Spring has sprung in the Northern Hemisphere! We’re sure you’ve noticed the birds are back and repurposing/building nests. As poultry raising is increasingly popular, you might be prepping to get a coop of your own. Don’t worry… Small Pet Select has your back! We’ve got great advice caring for chicks.
Are They Legal?
Many municipalities and homeowners’ associations (HOA) prohibit backyard flocks or roosters. Also, there might be a limit to the number allowed in your coop. Be sure to check the local rules before bringing your feathered friends home.
Choose Your Vet
Many Small Pet Select supporters already have animals requiring care from an exotic vet. Ask your exotic vet if they will see your chickens or ask them if they can recommend an Avian (bird) vet.
Baby chicks (also known as peeps) require different living spaces than adult chickens. During the first six to eight weeks, until they grow feathers, you’re going to make your best mother hen impression for your new roommates. Peeps require safe, warm, dry, draft-free, and well-ventilated quarters. Their nursery is called a brooder. These quarters are totally necessary if you're caring for chicks.
You have the choice of purchasing a complete brooder or making your own. When assembling your brooder, it doesn’t need to be fancy, but it requires:
Container & Chicken Wire for the Top
A tall and long plastic bin preventing escapes is best for your new flock. Additionally, this gives the chicks plenty of room to move around. Keep in mind you need 6-12 square inches per peep. Plastic brooders are easy to clean and disinfect. Daily cleaning is preferred, but do not go more than every other day without sanitizing. Around the second week, the chicks will be able to flap their way out of the brooder. Have a piece of chicken wire to place on top of the brooder to thwart escapees.
Do not skimp on your heat source! Every year, house fires are caused by inexpensive brooder heat lamps. Either the entire lamp falls into the bedding, or the light bulbs fall out of the lamp and into the bedding. The safest options are infrared or radiant heaters or overhead heat plates for chick brooders. It can be difficult caring for baby chicks, but it's also totes worth it.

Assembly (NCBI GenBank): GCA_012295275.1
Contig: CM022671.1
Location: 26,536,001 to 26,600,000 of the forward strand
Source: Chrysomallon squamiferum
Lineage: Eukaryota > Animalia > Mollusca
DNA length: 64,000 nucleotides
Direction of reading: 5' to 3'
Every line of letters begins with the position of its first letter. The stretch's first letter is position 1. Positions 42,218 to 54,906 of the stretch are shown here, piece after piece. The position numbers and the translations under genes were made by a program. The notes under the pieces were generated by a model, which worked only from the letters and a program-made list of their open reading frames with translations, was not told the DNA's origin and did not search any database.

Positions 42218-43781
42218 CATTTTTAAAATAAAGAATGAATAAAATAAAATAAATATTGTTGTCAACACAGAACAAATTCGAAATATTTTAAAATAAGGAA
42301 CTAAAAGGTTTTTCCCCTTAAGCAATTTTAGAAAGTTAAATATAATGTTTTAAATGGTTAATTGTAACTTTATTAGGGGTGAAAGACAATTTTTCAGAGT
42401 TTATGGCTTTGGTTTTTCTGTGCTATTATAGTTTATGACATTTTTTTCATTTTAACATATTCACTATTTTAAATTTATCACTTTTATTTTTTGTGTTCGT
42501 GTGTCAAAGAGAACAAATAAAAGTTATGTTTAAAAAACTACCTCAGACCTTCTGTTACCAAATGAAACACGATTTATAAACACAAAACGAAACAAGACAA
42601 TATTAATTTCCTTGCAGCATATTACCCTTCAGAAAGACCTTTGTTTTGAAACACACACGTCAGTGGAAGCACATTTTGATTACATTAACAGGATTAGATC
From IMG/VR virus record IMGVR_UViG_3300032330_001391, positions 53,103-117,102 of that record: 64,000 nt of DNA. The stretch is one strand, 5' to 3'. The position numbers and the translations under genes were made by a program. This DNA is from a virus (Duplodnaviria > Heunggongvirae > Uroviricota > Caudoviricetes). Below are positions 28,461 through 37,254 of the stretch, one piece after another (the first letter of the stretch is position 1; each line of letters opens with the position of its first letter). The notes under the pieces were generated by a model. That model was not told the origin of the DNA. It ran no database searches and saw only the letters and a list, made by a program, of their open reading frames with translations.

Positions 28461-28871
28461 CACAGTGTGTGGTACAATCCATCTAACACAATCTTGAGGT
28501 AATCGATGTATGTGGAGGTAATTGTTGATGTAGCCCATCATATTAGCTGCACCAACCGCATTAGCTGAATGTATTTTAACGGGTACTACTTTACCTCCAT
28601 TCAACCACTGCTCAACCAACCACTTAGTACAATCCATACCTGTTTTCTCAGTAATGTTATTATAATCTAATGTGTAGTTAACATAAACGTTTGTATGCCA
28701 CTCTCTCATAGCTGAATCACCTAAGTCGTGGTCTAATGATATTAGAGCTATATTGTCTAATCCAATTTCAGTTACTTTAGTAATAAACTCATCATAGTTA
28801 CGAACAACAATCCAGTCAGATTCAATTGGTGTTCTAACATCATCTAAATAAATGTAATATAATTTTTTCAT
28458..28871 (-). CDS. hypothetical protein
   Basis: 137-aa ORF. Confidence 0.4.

Maintaining the correct temperature is essential to raising your peeps. Similar to aquariums, a thermometer inside the brooder is an effortless way to check that your heat source is operating correctly. At the outset, the brooder needs to be kept at 95 °F/35 °C. Every week, you should decrease the temperature by 5 °F/15 °C. The lowest safe temperature is 70 °F/21 °C.
Waterer/Drinker and Feeder
Your roommates require room service, so purchasing the correct size waterer and feeder is a must. It is hard to maintain cleanliness in homemade versions. If you're math-challenged like me, for 6 baby chicks, one feeder and drinker should be sufficient. If you have over this number, use two feeders and two drinkers for up to 15 chicks. Another tip is to fill the waterer tray with marbles to attract the chicks’ attention. It also keeps them from tipping over the waterer or drowning accidentally. The feeder and waterer need to be in separate locations on the brooder floor to keep the water as clean as possible. Also, do not put the waterer under the heat source; they need cool water. As the chicks grow, raise the waterer and feeder height to the level of their backs.